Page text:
Re: [Trans] What's the load on a CT log?

Rob Stradling <rob.stradling@comodo.com> Thu, 13 March 2014 20:27 UTC

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Date: Thu, 13 Mar 2014 20:27:05 +0000
From: Rob Stradling <rob.stradling@comodo.com>
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Subject: Re: [Trans] What's the load on a CT log?
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I'm not sure average load tells the whole story.

Won't there be a surge in audit traffic in the aftermath of a busy site 
installing a new cert?

On 13/03/14 16:06, Ben Laurie wrote:
> Several people have asked me this recently. Here's a nice way to estimate load.
>
> Let's assume a single log that takes all the load.
>
> Firstly, we see about 5,000 new certificates a day, so that's around
> 0.06 new certificates per second. Clearly a trivial load.
>
> Next is load from audit (i.e. from browsers that wish to validate SCTs
> accompanying certificates they see). Given some assumptions, we can
> calculate the load from audit.
>
> * Clients cache audit results.
>
> * There are approximately b = 2.5B browsers in the world
> (http://www.internetworldstats.com/stats.htm).
>
> * The average user visits w = 89 websites a month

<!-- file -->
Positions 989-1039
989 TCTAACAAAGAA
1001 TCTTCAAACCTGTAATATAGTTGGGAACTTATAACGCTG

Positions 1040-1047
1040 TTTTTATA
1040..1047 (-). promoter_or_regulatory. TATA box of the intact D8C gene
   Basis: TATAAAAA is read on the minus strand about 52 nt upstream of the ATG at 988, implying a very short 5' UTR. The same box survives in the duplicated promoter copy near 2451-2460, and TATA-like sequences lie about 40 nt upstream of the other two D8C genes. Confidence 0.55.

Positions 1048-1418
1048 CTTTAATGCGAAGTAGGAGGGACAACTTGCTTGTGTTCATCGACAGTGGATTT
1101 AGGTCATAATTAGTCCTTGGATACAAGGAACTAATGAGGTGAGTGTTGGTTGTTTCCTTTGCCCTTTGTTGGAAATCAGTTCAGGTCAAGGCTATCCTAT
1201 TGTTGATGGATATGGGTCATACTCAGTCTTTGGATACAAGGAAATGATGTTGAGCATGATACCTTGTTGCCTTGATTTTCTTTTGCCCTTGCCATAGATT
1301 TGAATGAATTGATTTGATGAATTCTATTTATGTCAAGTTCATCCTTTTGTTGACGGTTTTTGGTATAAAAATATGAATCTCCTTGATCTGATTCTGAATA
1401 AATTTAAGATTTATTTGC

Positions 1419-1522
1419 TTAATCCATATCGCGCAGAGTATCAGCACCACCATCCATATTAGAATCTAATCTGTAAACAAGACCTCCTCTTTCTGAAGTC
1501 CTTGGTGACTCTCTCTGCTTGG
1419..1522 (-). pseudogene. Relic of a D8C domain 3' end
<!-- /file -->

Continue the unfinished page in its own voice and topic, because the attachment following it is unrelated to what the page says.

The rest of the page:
> (http://www.creditloan.com/blog/how-the-world-spends-its-time-online/
> quoting a Nielsen report). Assume these are all TLS sites.
>
> * Assume a certificate lifetime of l = 12 months.
>
> So, each user sees w / l new certificates a month. Each new
> certificate needs to be audited, which means in practice, three web
> operations (fetch STH, fetch STH consistency proof, fetch SCT
> inclusion proof) - it might be a good idea to create a new API to do
> all three in one go.
>
> So, total average load is 3 * b * w / l ~ 20,000 web fetches per
> second. If we optimise the API we can get that down to 7,000 qps. Each
> query (in the optimised case) would be around 3 kB, which gives a
> bandwidth of around 150 kb/s.
>
> Monitors add extra load, but should only be at around the new
> certificate rate - i.e. ~ .06 * number of monitors fetches per second.
>
> IMO, this is achievable on a single machine (modulo reliability), with
> some care. Clearly not a vast farm, however its done.
>
> In practice, no one log would have to take this full load, this is a
> worst case analysis.
>
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-- 
Rob Stradling
Senior Research & Development Scientist
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